“Goldfield Ghost Town”
Used and edited with permission wikimedia.org[/
The Ghost Town
Last week fear of abandonment touched me again, after a long hiatus. I think it is perhaps the most universal of our human emotions. It is both a psychological and spiritual experience, so it must be healed on both levels. Reading, analyzing, and verbalizing my experience has helped heal me psychologically.
A review of the topic by Claudia Black, PhD, in the June 2010 issue of “Psychology Today,” gives a clear and succinct summary of key elements of the experience.
- Abandonment sends the message: “You are not important. You are not of value.”
- Abandonment happens when a child has to hide a part of who he or she is, in order to be accepted, or to avoid rejection.
- It’s not alright to make mistakes.
- It’s not alright to show feelings.
- Everyone else’s needs are more important than yours.
- Your success is discounted or ignored.
Reading, reflecting, and dialogue have helped me to soothe the emotional scar of this primal wound, thus releasing its hold on my life in the present.
Some translations of 2 Samuel 6 have King David “leaping and whirling before the Lord,” when the Ark was brought back to Jerusalem. It is said that he danced with abandonment, which is “unbounded enthusiasm,” according to the Free Dictionary. It gives the archaic meaning of enthusiasm as, “Ecstasy arising from supposed possession by a god.” In the midst of his leaping, I believe that David loved his true self as much as he loved God. The other experience of abandonment victimizes the ego, not the true, spiritual self. No one can take that away. Dancing naked with our deepest self before our god heals our wound. Loving ourselves is the way to heal abandonment.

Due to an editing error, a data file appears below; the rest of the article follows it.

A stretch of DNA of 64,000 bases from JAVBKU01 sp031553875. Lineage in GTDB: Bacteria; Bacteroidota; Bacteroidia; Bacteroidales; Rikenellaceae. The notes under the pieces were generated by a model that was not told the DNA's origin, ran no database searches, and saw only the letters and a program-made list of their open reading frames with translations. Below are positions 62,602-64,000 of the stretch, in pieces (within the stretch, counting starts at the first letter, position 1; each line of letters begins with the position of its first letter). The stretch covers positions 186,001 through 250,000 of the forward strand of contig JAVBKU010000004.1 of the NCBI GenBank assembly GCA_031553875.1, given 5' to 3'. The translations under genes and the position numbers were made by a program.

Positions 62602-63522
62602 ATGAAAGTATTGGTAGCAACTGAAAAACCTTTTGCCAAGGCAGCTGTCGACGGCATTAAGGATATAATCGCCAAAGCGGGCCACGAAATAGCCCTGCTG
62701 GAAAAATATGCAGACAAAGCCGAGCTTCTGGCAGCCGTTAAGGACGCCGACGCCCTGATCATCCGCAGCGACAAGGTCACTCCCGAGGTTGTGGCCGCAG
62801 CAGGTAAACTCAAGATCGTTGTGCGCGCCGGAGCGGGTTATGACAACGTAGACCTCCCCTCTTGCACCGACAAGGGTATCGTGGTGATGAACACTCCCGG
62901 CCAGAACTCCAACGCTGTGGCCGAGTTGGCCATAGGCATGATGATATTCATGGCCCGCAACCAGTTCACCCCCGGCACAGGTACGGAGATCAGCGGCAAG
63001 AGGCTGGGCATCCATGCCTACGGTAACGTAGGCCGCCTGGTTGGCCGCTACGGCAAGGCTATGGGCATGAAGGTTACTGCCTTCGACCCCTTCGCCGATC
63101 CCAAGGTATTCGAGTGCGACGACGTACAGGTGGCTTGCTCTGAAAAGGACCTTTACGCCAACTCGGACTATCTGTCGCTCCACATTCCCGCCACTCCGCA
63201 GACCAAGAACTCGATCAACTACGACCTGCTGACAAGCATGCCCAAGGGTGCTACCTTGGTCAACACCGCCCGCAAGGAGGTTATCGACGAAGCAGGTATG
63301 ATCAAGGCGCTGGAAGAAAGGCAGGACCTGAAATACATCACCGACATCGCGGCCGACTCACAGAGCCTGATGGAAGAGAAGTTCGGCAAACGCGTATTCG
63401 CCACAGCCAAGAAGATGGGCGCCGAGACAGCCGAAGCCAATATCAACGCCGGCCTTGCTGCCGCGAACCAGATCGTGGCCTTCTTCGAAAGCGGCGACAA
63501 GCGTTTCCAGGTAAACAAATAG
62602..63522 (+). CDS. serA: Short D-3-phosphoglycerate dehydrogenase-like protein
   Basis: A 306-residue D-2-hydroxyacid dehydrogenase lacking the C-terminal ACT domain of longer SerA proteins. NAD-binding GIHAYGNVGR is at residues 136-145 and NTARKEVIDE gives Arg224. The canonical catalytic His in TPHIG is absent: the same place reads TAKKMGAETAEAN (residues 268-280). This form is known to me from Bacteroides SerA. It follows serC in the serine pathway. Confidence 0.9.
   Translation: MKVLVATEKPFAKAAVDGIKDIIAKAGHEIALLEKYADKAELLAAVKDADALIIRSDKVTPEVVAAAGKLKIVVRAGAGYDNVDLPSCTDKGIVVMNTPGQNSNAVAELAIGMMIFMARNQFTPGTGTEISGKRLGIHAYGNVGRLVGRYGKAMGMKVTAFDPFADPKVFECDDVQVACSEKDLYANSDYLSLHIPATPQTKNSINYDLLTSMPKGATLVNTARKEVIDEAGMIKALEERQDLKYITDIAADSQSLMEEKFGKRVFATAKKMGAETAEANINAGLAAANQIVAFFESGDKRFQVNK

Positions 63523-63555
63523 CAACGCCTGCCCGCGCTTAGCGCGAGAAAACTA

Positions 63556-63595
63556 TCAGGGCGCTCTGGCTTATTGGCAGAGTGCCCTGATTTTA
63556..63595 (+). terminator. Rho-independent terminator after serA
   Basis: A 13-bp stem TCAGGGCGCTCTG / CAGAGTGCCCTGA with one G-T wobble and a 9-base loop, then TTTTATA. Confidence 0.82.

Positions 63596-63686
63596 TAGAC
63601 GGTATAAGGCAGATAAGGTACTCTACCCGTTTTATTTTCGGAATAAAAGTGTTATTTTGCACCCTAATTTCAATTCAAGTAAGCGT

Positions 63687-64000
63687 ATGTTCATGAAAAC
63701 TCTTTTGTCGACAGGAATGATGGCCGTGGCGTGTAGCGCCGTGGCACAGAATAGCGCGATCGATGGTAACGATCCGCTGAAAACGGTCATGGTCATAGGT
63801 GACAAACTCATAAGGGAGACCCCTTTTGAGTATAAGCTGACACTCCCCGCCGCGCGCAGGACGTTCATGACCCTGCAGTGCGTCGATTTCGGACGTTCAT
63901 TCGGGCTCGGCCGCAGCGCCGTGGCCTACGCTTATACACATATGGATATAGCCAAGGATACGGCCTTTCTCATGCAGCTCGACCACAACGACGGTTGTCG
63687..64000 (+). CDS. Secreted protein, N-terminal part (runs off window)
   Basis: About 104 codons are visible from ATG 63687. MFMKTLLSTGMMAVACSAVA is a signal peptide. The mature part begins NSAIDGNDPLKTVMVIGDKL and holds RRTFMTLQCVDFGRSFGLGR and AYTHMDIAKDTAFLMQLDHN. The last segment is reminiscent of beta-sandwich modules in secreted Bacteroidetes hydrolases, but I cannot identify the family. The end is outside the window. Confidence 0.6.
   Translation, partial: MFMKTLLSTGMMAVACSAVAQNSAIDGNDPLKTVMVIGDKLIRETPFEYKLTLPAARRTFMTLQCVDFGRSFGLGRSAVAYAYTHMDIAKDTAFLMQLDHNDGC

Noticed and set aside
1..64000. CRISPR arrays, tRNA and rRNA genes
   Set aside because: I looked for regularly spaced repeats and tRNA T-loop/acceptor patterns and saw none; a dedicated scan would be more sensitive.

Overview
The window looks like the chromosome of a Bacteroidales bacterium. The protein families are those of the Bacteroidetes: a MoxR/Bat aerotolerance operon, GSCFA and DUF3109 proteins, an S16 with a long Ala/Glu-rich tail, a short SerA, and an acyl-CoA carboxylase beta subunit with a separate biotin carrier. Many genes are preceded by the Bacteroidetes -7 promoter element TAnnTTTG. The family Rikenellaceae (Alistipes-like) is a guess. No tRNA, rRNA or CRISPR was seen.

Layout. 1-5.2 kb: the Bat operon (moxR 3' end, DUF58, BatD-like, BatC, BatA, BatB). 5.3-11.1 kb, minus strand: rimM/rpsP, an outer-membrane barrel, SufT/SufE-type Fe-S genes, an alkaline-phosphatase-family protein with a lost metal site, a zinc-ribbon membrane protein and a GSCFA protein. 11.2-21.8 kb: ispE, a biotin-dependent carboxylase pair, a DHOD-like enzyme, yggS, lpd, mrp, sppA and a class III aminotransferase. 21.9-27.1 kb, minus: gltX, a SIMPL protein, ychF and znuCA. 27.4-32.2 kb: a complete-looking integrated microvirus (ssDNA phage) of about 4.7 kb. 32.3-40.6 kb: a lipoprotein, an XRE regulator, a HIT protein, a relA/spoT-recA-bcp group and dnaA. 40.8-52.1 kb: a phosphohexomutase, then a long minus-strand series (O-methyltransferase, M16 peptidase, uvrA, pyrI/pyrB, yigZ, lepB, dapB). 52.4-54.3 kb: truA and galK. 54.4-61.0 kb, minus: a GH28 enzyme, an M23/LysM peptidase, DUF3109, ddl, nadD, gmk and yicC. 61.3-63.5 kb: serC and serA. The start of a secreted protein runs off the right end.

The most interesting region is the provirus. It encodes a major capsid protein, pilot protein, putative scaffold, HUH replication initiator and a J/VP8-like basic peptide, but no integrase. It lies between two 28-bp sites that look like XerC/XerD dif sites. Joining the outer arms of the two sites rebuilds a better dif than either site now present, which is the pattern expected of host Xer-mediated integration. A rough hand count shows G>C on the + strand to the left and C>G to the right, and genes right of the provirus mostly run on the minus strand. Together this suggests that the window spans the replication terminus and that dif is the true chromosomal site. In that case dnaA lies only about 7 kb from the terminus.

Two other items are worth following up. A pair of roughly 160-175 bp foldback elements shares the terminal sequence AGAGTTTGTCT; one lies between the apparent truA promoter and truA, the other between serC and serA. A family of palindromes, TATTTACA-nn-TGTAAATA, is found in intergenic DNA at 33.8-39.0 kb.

Bernard Tyrell, S.J., wrote a book in 1970’s, called Christotherapy. Writing it was a spiritual practice to aid him in recovering from alcoholism. He talked about the practice of mind-fasting and spirit-feasting. I find it helpful. To deal with the remnants of pain from the original wound I say and write the mantra, “I release this pain. It has no more power over me.” If I say it enough, I live into the reality. Spirit-feasting frees me from ego, inviting me to dance with abandonment. My mantra becomes, “I love you, Rita. You are infinitely valuable.” Every time I am tempted to obsess over a real or imagined abandonment, I fast from that message and love myself. Finally, the practice of intentionally affirming others, takes us out of our own pain, and their joy becomes a mirror for our self-worth.
A Blessing and a Prayer
When spirits of past abandonments
Waft through us,
Imprinting the walls of our psyche-
We invoke the Spirit of the Creator to
Bless us with magnanimity and
Heal us with the fire of her love.
4 thoughts on “Phantom Pain: Abandonment”
Thank you for this, Rita. I had abandonment issues as a kid when I felt my parents had withdrawn their love and approval and it’s taken me a long time to let go the pain this brought for me in childhood and adulthood. Lovely words.
It was a gift for me to touch the pain again and throw it into the mix so we could all benefit. Thank you for making the journey with me.
Sent from my Kindle Fire
Rita, a wonderful reflection on abandonment, so glad you continue to use life as your “grist for the mill.”
And what a grist it is! Special gratitude goes your way, Ardine.
On Mon, Nov 18, 2013 at 11:27 AM, Spirituality Without Borders: Reflections